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Bill Loguidice's picture

Nintendo 3DS Getting Massive Price Cut - Existing Owners Getting Free Games

This has been widely reported, but here's the story on IGN. Essentially, the Nintendo 3DS will now retail for $169.99, and existing owners who paid the launch price of $249.99 will get 20 free virtual console games, which consists of 10 NES and 10 GameBoy Advance titles.

I'm glad they're taking care of their existing owners. Clearly Nintendo priced this not at a price point they had to, but at a price point they thought they could get away with. If they were able to back up the 3DS launch with positive buzz and great software (i.e., software that would excite the masses), they *might* have gotten away with the $250 price point (though I continue to argue the buzz remains with smartphones and tablets, not gaming handhelds), but really, it makes you wonder why this wasn't $199.99 to start with, let alone $179.99, particularly since they're making such a huge drop of $80 already. That's a major mea culpa, and certainly not indicative of business-as-usual for Nintendo, who classically really, really hates to admit that they're wrong about something. I've been talking about this frequently, but there have certainly been some unusual goings-on at Nintendo HQ, from the lack of new titles for their existing platforms to a somewhat unusual presentation of their upcoming Wii U console. Perhaps this will be the first of several steps that Nintendo needs to regain momentum.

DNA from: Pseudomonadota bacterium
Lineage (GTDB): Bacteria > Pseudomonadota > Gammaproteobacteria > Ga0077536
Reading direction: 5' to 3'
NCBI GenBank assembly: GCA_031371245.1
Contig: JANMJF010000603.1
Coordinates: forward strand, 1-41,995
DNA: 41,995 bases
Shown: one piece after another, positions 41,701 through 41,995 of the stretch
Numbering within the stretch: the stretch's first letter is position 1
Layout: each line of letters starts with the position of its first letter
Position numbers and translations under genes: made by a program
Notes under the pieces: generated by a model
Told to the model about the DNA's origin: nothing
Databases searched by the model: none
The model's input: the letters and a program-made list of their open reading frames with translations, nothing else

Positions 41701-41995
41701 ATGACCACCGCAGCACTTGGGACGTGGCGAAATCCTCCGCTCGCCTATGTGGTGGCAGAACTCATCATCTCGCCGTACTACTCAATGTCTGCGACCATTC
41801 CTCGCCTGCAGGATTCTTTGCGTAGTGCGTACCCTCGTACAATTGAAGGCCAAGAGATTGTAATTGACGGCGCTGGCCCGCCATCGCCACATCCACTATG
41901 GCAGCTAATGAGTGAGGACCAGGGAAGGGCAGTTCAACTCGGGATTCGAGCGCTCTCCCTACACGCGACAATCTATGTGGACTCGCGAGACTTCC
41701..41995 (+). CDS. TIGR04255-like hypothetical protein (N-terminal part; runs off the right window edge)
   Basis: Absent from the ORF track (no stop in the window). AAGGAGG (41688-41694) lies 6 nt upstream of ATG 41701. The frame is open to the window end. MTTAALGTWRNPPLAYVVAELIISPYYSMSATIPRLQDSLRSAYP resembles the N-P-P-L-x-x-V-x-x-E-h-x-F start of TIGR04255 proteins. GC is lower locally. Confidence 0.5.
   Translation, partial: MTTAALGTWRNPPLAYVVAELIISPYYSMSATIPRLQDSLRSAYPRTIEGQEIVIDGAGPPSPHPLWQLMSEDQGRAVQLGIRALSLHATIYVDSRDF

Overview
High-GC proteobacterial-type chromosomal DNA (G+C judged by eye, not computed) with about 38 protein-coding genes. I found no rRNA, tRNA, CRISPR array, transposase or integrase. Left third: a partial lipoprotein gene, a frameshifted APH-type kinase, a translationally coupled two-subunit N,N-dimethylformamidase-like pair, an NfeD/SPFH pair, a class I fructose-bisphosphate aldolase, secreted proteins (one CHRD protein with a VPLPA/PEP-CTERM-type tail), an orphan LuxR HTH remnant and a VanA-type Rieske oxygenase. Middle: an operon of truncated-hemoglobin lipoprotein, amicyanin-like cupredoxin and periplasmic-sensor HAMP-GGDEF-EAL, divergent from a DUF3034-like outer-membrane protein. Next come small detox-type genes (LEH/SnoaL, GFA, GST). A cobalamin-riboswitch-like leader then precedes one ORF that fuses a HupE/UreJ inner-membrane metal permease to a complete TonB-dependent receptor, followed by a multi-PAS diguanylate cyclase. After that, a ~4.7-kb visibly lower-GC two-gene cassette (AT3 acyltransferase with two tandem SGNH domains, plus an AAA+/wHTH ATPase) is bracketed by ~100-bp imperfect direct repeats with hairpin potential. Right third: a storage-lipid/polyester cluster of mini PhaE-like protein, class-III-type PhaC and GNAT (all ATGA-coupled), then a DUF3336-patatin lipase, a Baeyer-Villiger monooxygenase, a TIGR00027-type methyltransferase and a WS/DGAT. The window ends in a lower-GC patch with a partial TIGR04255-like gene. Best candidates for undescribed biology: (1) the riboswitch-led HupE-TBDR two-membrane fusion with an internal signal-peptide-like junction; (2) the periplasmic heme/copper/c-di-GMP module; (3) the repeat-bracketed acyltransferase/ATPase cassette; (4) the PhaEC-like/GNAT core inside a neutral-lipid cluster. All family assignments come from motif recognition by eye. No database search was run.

Rob Daviau's picture

Make it stop!!!!

OK first of all where did this come form all of a sudden?
Secondly, I cannot afford yet another open source handheld already!